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I am struggling to model a scenario and came across a question that, while normalizing table should we consider FK also as key to determine whether a field should be in same table or other table?

For example, I have Users and Teams tables (One user may ZERO or more teams considering different sports).

Owner                                       Teams

 -----                                    -------- 
OwnerID ---PK                              TeamID  ---PK
OwnerName                                  OwnerID    ---FK  
                                          TeamManager
                                          TeamLogo

If we observe this relation, TeamManager and TeamLogo are completely dependent (functionally) on only TeamID not at all dependent UserID (am I correct in understanding this?). Should we have another table for UserID and TeamID to establish relationship?

Any suggestions would be really helpful.

This is not a home work. I am modeling for a website and improve my knowledge on normal forms to get best scalable database design.

Thank you,

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I don't see the relationship between teams and users. A team must have x number of users to be a full team. x depends on the sport. –  Gilbert Le Blanc Apr 26 '12 at 19:19
    
@GilbertLeBlanc, Users might not be correct terminology. Assume it is Owner. I will update question. So, it is legal to have a multiple teams for a Owner. –  Nambari Apr 26 '12 at 19:20
    
It would depend on the sport. In USA professional sports, the answer is no within a sport, but yes when considering different sports. –  Gilbert Le Blanc Apr 26 '12 at 19:24
    
@GilbertLeBlanc, yes considering different sports. –  Nambari Apr 26 '12 at 19:28
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2 Answers

up vote 2 down vote accepted

... should we consider FK also as key to determine whether a field should be in same table or other table?

Being a child endpoint of a referential integrity is orthogonal to being a key (i.e. FK child may or may not be a key). The name "foreign key" only refers to the parent endpoint, which is required to be a key (in most DBMSes).

So, in your example, Teams.OwnerID does not have to be a key (and actually isn't, judging on your description).

If we observe this relation, TeamManager and TeamLogo are completely dependent (functionally) on only TeamID not at all dependent UserID (am I correct in understanding this?).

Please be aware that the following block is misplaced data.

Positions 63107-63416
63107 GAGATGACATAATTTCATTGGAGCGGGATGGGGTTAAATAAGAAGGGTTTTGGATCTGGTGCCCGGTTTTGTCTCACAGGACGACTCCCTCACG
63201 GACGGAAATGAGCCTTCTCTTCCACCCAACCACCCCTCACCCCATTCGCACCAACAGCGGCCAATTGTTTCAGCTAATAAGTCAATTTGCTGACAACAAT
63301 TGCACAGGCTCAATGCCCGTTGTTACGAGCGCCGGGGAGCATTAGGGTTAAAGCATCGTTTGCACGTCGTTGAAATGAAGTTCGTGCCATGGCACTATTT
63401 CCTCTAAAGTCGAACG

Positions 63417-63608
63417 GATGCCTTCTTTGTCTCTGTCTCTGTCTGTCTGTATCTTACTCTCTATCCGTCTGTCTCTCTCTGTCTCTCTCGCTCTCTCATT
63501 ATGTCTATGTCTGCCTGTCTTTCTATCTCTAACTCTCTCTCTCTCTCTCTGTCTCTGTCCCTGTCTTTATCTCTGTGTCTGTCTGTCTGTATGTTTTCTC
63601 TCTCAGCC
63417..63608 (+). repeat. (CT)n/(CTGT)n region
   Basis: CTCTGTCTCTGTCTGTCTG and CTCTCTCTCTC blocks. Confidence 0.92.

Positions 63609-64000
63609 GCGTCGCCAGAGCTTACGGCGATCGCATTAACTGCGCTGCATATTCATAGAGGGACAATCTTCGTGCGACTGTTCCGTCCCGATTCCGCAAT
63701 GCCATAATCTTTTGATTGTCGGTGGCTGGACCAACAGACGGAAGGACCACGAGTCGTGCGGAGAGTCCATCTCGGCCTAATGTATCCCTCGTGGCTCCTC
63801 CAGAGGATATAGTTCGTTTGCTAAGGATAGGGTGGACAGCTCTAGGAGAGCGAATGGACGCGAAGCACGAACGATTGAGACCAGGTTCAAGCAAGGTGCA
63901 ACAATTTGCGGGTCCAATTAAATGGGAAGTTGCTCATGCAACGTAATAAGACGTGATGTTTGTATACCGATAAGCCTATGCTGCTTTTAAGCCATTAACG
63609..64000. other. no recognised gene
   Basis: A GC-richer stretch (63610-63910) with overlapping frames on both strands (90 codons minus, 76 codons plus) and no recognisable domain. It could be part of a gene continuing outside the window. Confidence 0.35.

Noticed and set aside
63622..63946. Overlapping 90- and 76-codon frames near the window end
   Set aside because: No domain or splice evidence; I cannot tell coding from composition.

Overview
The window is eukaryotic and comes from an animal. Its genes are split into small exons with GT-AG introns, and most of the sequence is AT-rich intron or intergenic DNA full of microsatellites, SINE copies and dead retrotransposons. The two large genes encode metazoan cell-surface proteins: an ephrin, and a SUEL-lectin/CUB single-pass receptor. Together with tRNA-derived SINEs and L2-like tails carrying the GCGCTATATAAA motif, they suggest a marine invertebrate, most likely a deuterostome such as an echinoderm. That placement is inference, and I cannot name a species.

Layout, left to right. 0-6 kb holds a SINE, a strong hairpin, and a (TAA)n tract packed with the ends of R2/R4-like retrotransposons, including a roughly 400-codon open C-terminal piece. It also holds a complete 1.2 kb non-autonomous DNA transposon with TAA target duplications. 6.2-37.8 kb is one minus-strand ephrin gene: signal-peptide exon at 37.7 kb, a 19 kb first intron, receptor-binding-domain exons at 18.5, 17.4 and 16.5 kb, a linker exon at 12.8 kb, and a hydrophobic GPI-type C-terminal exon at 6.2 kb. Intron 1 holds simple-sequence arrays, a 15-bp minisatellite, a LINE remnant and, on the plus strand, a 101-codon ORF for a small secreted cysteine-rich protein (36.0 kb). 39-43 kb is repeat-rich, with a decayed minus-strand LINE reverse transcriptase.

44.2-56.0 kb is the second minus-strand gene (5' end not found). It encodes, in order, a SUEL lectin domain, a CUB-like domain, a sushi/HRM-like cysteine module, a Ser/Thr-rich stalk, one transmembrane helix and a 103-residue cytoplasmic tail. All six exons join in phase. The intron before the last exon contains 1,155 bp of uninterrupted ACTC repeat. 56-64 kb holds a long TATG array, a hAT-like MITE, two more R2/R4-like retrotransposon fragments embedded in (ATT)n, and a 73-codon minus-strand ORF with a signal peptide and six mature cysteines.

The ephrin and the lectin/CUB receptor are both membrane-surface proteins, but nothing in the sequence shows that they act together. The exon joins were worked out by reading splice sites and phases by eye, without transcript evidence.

Yes, you are correct.

The Teams is in 3NF because all attributes functionally depend on key, whole key and nothing but the key (so help me Codd ;) ).

Here is why:

  • Nothing depends on a key subset, so this is 2NF (in fact, there is no "key subset" since key is just one attribute).
  • As you already noted, TeamManager and TeamLogo do not functionally depend on OwnerID, so you do not have a transitive dependency, so this is 3NF.

Should we have another table for UserID and TeamID to establish relationship?

For modeling a simple 1:N relationship like this: no.

Modeling M:N would be a different matter.


So unless there are some additional details you didn't mention, this model looks nicely normalized to me.

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+1 good analysis and explanation. –  NealB Apr 26 '12 at 20:04
    
Hi, Great Answer. I have a question, if I make TeamId and OWnerId as composite primary key, does this design still stand? I think it violates 2nd NF right? Which cases we may need to make FK as part of composite PK in general? –  Nambari Apr 26 '12 at 20:11
    
@thinksteep If the TeamManager and TeamLogo continue to not functionally depend on OwnerID, then yes, this would violate 2NF (because there is a dependency to a proper subset of a key). However, if you wanted to model a situation where these fields depend on a combination of TeamID and OwnerID, then this would not violate 2NF. –  Branko Dimitrijevic Apr 26 '12 at 20:21
    
Great thanks! Now I am clear. –  Nambari Apr 26 '12 at 20:26
    
@thinksteep To answer your other question: child endpoint of FK is part of key for identifying relationships. In your particular case, if there was a situation where it was desirable to use the same TeamID for different OwnerIDs, this would warrant a composite PK in Teams and the relationship would be identifying (as opposed to non-identifying relationship that you have now). In other words, ask yourself: can you identify an entity independently from its parent? If yes (which you have here since TeamID is unique), this is non-identifying relationship. If no, then it is identifying. –  Branko Dimitrijevic Apr 26 '12 at 20:30
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I I do not see a reason to have a third table for UserId and TeamId. Now if you have more infromation for TeamManager I would create a manager table. Is it one user per team? Can a user be a Manager?

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Assume TeamManager as simple varchar(which don't require no more normalization). I am not really worried there. My question was more towards on TeamManager and Logo are related to only TeamID not UserID. As per second normal form, field should be related to key. that is part I am trying to understand here. –  Nambari Apr 26 '12 at 19:20
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